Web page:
Low-and-slow barbecue has become a burning passion throughout metro Detroit. Look out for part 2 next week.
Published: January 23, 2013
Noble Pig Café 19222 Mack Ave., Grosse Pointe Farms; 313-640-4115; noblepigcafe.com; Brandon and Parinda Kahlich’s well-named new barbecue joint has a lot going for it already, and chef Brandon concocts sauces that do the meat proud. The pork options are ribs, pulled pork, andouille and a Triple Q sandwich made of ham, pulled pork and bacon or sausage, not overpriced at $9.25. Chicken comes as a half or whole bird, or wings. Beef short ribs, Scottish salmon, crab cakes, tuna salad and turkey BLT sandwiches, and a brisket-and-sirloin burger round out the meat offerings. The baby-back ribs were my favorites among this porcine largesse, improbably tender and imbued with such a myriad of rich flavors they hardly need saucing. Kahlich serves his sauces the right way, on the table, but will mop the meat with sauce in the oven if customers insist. All the meats are smoked over apple and hickory, the pulled pork for 16 hours, the ribs for eight. Noble Pig also serves nine ambitious pizzas plus build-your-own. Mainly carryout, no alcohol.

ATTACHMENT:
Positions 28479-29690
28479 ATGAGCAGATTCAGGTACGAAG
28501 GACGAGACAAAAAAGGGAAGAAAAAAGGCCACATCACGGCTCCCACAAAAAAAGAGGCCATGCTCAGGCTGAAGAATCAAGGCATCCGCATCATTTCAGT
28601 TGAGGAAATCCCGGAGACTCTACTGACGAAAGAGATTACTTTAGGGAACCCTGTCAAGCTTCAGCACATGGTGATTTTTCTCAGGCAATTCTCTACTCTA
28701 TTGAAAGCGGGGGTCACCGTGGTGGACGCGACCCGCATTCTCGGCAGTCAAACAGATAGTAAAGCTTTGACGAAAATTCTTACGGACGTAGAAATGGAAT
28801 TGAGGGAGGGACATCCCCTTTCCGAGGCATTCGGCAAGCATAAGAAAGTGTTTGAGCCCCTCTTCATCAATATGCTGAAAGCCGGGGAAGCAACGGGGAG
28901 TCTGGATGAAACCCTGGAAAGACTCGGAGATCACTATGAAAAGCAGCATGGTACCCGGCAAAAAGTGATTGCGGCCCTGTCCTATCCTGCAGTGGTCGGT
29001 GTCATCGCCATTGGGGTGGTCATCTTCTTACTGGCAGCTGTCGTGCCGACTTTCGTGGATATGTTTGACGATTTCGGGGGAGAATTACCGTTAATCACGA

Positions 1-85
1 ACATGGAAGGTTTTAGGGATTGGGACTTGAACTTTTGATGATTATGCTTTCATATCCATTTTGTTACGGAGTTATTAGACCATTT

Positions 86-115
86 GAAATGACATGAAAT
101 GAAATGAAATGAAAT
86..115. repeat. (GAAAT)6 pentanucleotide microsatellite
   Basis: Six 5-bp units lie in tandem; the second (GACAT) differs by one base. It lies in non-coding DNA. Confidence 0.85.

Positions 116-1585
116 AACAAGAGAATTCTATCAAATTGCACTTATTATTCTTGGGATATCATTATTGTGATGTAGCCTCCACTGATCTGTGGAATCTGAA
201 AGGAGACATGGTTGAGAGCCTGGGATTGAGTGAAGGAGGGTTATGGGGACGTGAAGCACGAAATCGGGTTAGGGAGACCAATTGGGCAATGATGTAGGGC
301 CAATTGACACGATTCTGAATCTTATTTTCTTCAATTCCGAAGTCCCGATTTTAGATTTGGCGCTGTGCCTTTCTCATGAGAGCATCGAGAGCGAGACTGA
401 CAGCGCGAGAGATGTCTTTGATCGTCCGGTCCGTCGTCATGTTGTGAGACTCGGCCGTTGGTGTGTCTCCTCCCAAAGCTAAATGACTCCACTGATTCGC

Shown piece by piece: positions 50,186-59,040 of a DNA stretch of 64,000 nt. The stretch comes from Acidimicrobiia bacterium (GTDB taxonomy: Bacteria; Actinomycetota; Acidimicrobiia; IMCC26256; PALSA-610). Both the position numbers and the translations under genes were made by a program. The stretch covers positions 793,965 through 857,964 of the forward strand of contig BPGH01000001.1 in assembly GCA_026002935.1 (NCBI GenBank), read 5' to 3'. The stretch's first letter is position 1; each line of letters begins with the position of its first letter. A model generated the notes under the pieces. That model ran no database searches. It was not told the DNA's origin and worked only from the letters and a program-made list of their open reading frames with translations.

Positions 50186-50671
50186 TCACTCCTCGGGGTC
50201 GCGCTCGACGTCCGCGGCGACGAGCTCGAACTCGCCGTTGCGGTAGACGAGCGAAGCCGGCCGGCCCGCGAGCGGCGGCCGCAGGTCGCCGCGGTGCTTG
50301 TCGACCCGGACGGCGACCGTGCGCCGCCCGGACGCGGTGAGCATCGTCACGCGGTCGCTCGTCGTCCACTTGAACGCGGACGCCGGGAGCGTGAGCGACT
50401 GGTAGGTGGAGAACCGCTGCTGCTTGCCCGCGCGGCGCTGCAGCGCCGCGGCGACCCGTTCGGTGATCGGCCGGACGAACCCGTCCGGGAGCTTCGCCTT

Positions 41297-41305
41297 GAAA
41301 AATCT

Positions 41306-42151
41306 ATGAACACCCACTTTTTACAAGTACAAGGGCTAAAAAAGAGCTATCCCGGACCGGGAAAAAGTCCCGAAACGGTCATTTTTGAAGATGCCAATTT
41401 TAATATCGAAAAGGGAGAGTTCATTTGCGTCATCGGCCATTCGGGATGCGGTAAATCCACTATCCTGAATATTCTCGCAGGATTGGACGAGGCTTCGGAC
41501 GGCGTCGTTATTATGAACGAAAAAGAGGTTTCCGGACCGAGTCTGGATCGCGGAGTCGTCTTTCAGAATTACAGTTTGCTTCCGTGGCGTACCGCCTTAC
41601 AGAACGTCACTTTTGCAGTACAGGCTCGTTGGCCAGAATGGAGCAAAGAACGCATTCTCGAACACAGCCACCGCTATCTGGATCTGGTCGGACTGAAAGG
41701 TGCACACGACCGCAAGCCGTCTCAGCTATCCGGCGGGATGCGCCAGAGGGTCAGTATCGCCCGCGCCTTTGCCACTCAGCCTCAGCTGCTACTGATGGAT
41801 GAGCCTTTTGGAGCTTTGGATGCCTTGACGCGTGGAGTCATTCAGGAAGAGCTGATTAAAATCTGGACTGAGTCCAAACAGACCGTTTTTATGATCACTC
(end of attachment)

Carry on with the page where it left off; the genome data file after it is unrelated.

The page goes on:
Nunn’s Barbecue Restaurant 19196 Conant St., Detroit; 313-893-7210; Another one of Detroit’s old-line barbecue joints, Nunn’s (or, Nunn’s II as it’s called; the first Nunn’s burned down) churns out a steady diet of pit-style ribs cooked to perfection, all ready for your carry-out order. No sit-down here, but the ribs are supreme — one rib aficionado we know says they’re the best ribs on the east side. We also recommend the Kenta Cake, a unique specialty at Nunn’s.
Special thanks to our editorial interns Paul Stanczak and Sydnee Thompson for their assistance fact-checking and compiling this column
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